Q: Are our attempts sure to succeed?
A: Realization is our nature. It is nothing new to be gained. What is new cannot be eternal. Therefore there is no need for doubting whether one could lose or gain the Self.
No learning or knowledge of scriptures is necessary to know the Self, as no man requires a mirror to see himself. All knowledge is required only to be given up eventually as not-Self.
Nor is household work or cares with children necessarily an obstacle. If you can do nothing more at least continue saying ‘I, I’ to yourself mentally as advised in Who am I?’... if one incessantly thinks ‘I, I’, it will lead to that state [the Self].’ Continue to repeat it whatever work you may be doing, whether you are sitting, standing or walking. ‘I’ is the name of God. It is the first and greatest of all mantras. Even om is second to it.
If you know who it is that is doing japa you will know what japa is. If you search and try to find out who it is that is doing japa, that japa itself becomes the Self.
Oral japa will be the means for chitta suddhi [purifying the mind]. Oral japa consists of sounds. The sounds arise from thoughts, for one must think before one expresses the thoughts in words. The thoughts form the mind. Therefore mental japa is better than oral japa.
When the japa becomes mental, where is the need for the sounds? Japa, becoming mental, becomes contemplation. Dhyana, contemplation and mental japa are the same. When thoughts cease to be promiscuous and one thought persists to the exclusion of all others, it is said to be contemplation. The object of japa or dhyana is the exclusion of several thoughts and confining oneself to one single thought. Then that thought too vanishes into its source - absolute consciousness.
Japa helps to fix the mind on a single thought. All other thoughts are first subordinated until they disappear. When it becomes mental it is called dhyana. Dhyana is your true nature. It is however called dhyana because it is made with effort. Effort is necessary so long as thoughts are promiscuous. Because you are with other thoughts, you call the continuity of a single thought meditation or dhyana. If that dhyana becomes effortless it will be found to be your real nature.
A name is given to you and you answer to that name, because you have identified yourself with the name. Therefore the name signified something and it is not a mere fiction. Similarly, God’s name is effective. Repetition of the name is remembrance of what it signifies. Hence its merit.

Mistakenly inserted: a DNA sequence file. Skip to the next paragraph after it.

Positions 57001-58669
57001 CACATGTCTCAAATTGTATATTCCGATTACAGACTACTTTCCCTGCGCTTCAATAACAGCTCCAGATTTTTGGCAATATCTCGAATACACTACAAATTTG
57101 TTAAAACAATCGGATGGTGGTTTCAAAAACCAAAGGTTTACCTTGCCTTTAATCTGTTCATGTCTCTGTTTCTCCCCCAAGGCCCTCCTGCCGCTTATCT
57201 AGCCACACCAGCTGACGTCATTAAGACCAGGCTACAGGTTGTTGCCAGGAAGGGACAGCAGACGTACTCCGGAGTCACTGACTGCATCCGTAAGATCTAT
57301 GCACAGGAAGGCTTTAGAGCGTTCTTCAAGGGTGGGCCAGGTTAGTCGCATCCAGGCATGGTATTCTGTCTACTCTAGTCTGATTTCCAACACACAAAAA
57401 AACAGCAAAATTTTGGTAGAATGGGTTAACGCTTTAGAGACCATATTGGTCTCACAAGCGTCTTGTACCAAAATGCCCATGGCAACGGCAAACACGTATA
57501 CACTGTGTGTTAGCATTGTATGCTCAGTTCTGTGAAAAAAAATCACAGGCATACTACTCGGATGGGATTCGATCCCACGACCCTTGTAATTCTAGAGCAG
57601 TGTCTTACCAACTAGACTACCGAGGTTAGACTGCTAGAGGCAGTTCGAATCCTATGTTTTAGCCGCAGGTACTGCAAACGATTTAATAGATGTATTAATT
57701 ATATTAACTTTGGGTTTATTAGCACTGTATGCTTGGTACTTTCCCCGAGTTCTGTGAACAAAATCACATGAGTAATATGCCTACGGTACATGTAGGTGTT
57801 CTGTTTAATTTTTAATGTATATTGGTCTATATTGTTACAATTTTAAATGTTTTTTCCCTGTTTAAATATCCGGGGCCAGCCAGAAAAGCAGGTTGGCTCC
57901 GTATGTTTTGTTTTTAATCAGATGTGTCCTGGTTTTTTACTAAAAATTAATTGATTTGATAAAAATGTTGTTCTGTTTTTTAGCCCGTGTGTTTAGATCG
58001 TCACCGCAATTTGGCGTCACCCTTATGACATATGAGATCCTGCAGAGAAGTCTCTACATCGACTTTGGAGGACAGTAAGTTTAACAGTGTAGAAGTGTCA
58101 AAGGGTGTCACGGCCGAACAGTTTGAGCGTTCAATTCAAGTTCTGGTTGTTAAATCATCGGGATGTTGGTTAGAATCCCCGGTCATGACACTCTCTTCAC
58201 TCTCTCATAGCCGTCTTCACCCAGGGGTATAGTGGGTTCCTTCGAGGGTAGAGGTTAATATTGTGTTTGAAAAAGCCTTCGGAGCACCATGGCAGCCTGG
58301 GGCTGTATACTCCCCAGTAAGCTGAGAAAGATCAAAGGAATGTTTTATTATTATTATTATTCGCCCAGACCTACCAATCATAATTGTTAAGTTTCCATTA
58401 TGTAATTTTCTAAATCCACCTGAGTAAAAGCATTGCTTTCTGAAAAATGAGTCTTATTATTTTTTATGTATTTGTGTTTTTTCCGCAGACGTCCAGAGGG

Your present doubt is due to that false identity, namely of identifying yourself with the mind that does the japa. Japa means clinging to one thought to the exclusion of all other thoughts. That is its purpose. It leads to dhyana which ends in Self-realization or jnana.
One should not use the name of God mechanically and superficially without the feeling of devotion.
Acute diseases will not be cured merely by repeating the name of the medicine but only by drinking the medicine. Similarly, the bonds of birth and death will not cease merely by doing many repetitions of mahavakyas such as ‘I am Siva’. Instead of wandering about repeating ‘I am the supreme’, abide as the supreme yourself. The misery of birth and death will not cease by vocally repeating countless times ‘I am that’, but only by abiding as that.
The Self is the greatest of all mantras – it goes on automatically and eternally. If you are not aware of this internal mantra, you should take to it consciously as japa, which is attended with effort, to ward off all other thoughts. By constant attention to it, you will eventually become aware of the internal mantra which is the state of realization and is effortless. Firmness in this awareness will keep you continually and effortlessly in the current, however much you may be engaged in other activities.
By repetition of mantras, the mind gets controlled. Then the mantra becomes one with the mind and also with the prana [the energy that sustains the body]. When the syllables of the mantra become one with the prana, it is termed dhyana, and when dhyana becomes deep and firm it leads to sahaja sthiti [the natural state].
The object of mantra japa is to realize that the same japa is already going on in oneself even without effort. The oral japa becomes mental and the mental japa finally reveals itself as being eternal. That mantra is the person’s real nature. That is also the state of realization.
Excerpts from 'Be As You Are'
by Ramana Maharshi